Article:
Of course, that’s not the only alternative. Muslims and Arab Americans could simply withhold their votes from both Biden and Trump in November. According to Khan, Emgage has talked to a lot of Muslims who “are feeling very apathetic toward voting. They felt very betrayed by the current administration; we were hearing a lot of people saying they just didn’t want to go out and vote.”

And Turaani’s group plans to either urge voters to blank the presidential race in November or support a third-party candidate. That appetite may already be there: According to the October poll, 18 percent of Arab Americans said they planned to vote for either Robert F. Kennedy Jr. or Cornel West.

That would still be a blow to Biden, but not as big of one as if his former supporters switched to Trump. That’s just due to simple math: If a person goes from a Biden voter in 2020 to not voting or voting third party in 2024, that’s a lost vote for Biden, but not a gained vote for Trump. By contrast, a voter who switches from Biden to Trump effectively narrows the margin between Biden and Trump by two votes.

And the math is on Biden’s side in another crucial way as well: There just aren’t a lot of Arab American and Muslim voters out there. The U.S. is only 0.7 percent Arab American and 1.3 percent Muslim. And most swing states don’t have significant Arab American or Muslim populations; even in Michigan, which has the largest such populations, they each make up less than 3 percent. And while the 100,000 “uncommitted” votes on Tuesday sounds like an impressive number, it is over 50,000 shy of Biden’s 2020 margin in the state (154,181 votes).

Muslim or Arab American voters could still tip the scales in Michigan … but only if the state is very close. Let’s do some back-of-the-envelope math: Emgage estimates that 145,620 Muslims cast a ballot in the Great Lakes State in 2020, and the conventional wisdom among Michigan political observers is that around 80 percent of them voted for Biden.* For argument’s sake, let’s say that, in 2024, 20 percent switch to Trump, 40 percent vote third party or leave the presidential race blank, and only 20 percent stick with Biden. Do the math, and that would decrease Biden’s margin in the state by 58,248 votes. That’s just 1 percent of the 5.5 million people who voted in Michigan in 2020.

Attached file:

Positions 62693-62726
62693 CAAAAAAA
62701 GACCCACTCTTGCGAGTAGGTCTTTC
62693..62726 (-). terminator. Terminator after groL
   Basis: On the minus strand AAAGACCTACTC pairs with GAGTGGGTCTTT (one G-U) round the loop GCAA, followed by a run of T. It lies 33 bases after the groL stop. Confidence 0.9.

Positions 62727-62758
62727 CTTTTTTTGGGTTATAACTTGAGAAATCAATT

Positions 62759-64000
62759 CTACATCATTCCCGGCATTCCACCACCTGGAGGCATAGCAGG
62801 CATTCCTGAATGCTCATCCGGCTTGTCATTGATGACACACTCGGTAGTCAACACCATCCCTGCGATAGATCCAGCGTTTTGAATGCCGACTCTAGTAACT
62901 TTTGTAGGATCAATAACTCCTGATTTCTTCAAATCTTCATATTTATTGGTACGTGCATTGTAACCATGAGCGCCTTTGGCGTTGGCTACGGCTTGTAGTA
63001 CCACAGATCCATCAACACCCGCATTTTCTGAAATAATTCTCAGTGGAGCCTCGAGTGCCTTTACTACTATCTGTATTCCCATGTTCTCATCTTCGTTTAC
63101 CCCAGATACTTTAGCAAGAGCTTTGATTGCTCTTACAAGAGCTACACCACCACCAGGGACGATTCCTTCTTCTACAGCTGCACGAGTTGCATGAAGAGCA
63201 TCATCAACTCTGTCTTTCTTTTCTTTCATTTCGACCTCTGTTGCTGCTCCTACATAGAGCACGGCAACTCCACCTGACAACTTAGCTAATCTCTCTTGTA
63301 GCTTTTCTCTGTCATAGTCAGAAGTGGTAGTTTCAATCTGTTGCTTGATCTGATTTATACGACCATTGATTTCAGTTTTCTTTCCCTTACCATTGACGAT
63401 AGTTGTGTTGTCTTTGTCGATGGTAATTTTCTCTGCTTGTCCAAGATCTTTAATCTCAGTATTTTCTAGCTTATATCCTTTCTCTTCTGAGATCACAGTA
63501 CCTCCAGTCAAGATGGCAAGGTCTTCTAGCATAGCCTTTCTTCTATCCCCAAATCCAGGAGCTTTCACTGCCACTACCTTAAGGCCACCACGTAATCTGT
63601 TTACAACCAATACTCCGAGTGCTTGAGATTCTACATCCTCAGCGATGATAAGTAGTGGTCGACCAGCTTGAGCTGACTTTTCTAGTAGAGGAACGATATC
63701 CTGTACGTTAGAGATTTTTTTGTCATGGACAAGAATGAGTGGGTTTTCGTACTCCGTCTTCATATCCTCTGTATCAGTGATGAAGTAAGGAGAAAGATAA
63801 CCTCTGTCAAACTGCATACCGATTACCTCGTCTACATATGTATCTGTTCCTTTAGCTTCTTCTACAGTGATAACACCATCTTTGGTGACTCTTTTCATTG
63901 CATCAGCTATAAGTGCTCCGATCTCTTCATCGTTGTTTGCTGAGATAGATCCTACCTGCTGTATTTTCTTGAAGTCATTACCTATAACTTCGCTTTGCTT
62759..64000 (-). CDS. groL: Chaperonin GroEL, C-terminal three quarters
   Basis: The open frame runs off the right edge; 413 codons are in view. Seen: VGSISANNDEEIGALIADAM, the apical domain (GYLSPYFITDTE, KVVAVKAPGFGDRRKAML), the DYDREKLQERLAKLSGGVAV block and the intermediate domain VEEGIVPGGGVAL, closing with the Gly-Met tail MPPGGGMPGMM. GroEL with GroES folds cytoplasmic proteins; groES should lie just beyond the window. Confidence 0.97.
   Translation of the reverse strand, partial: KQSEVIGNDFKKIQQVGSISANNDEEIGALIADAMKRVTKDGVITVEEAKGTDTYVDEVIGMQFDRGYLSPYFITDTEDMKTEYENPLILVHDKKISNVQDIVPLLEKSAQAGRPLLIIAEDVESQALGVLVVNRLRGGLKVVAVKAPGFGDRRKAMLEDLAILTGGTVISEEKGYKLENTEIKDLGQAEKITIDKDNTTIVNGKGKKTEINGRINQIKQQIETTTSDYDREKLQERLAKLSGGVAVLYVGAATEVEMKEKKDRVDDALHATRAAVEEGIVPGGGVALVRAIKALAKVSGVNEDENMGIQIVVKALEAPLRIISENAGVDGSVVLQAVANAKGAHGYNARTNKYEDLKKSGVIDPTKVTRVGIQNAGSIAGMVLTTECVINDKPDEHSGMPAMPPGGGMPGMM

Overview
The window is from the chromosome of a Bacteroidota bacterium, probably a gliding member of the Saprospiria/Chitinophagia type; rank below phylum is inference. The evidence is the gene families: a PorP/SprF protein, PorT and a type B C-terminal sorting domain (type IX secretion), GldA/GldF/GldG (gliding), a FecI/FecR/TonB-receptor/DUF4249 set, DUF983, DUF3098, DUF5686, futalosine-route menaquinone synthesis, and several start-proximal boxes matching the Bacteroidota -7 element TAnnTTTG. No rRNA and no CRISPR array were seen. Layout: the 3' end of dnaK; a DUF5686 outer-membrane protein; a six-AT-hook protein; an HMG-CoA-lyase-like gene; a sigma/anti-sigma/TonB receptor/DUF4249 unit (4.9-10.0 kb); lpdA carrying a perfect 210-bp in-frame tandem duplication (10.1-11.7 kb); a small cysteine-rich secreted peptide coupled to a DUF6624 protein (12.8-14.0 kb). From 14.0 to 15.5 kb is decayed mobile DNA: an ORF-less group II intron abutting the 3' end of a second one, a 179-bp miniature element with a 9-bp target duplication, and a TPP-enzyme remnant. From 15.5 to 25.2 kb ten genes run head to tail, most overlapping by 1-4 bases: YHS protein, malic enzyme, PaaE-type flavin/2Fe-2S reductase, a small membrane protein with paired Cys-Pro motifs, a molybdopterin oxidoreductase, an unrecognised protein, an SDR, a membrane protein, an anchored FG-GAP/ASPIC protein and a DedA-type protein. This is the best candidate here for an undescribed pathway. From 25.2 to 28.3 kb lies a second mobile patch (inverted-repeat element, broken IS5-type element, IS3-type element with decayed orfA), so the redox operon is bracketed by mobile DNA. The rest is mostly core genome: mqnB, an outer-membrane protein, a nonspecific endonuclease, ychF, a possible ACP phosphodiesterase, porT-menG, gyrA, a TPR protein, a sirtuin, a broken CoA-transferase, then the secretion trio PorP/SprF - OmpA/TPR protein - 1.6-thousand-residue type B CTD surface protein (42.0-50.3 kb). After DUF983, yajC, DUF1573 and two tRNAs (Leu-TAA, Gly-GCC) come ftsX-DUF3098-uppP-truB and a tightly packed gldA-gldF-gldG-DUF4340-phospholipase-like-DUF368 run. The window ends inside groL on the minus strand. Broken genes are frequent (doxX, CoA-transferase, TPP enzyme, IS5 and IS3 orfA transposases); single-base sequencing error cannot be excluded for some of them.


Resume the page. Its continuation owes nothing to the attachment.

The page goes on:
So if Trump wins Michigan by 1 point or less in 2024 — very possible! It happened in 2016! — you could argue that Muslims cost Biden the state. But at that point, you could also argue that virtually any demographic group could cost Biden the state. With such small room for error, Biden could win if he does a little bit better among LGBTQ+ voters, non-college-educated whites, male voters aged 35-49 with incomes between $60,000 and $100,000 …

And Biden, who carried Michigan by 3 points in 2020, could still win the state if he loses Muslim votes but retains his other supporters. Or Trump could win the state by more than 1 point, as many polls currently suggest.

What’s more, given other swing states’ smaller Arab American and Muslim populations, they would have to be even tighter than 1 percent for these voters to be decisive. Again, this is very possible: You could argue that Biden owed his razor-thin victories in Arizona, Georgia and Wisconsin in 2020 to Muslim voters, given how much bigger their share of the population is than his margin of victory.**

In the end, you could argue that Biden won those states for any number of reasons. A close election can’t be boiled down to just one cause. So while it would certainly be good for Biden to hold onto Arab American and Muslim voters, if they do end up defecting from him in large numbers in November, it will probably not be the main story of the election.


*538 was unable to find data to confirm this.

**That said, their share of the population isn’t necessarily the same as their share of the electorate.